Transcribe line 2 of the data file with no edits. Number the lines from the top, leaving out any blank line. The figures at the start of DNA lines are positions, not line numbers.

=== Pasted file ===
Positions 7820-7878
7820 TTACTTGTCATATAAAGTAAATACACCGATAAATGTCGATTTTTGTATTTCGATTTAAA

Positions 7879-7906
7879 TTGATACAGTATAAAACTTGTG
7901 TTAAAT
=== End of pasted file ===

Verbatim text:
7820 TTACTTGTCATATAAAGTAAATACACCGATAAATGTCGATTTTTGTATTTCGATTTAAA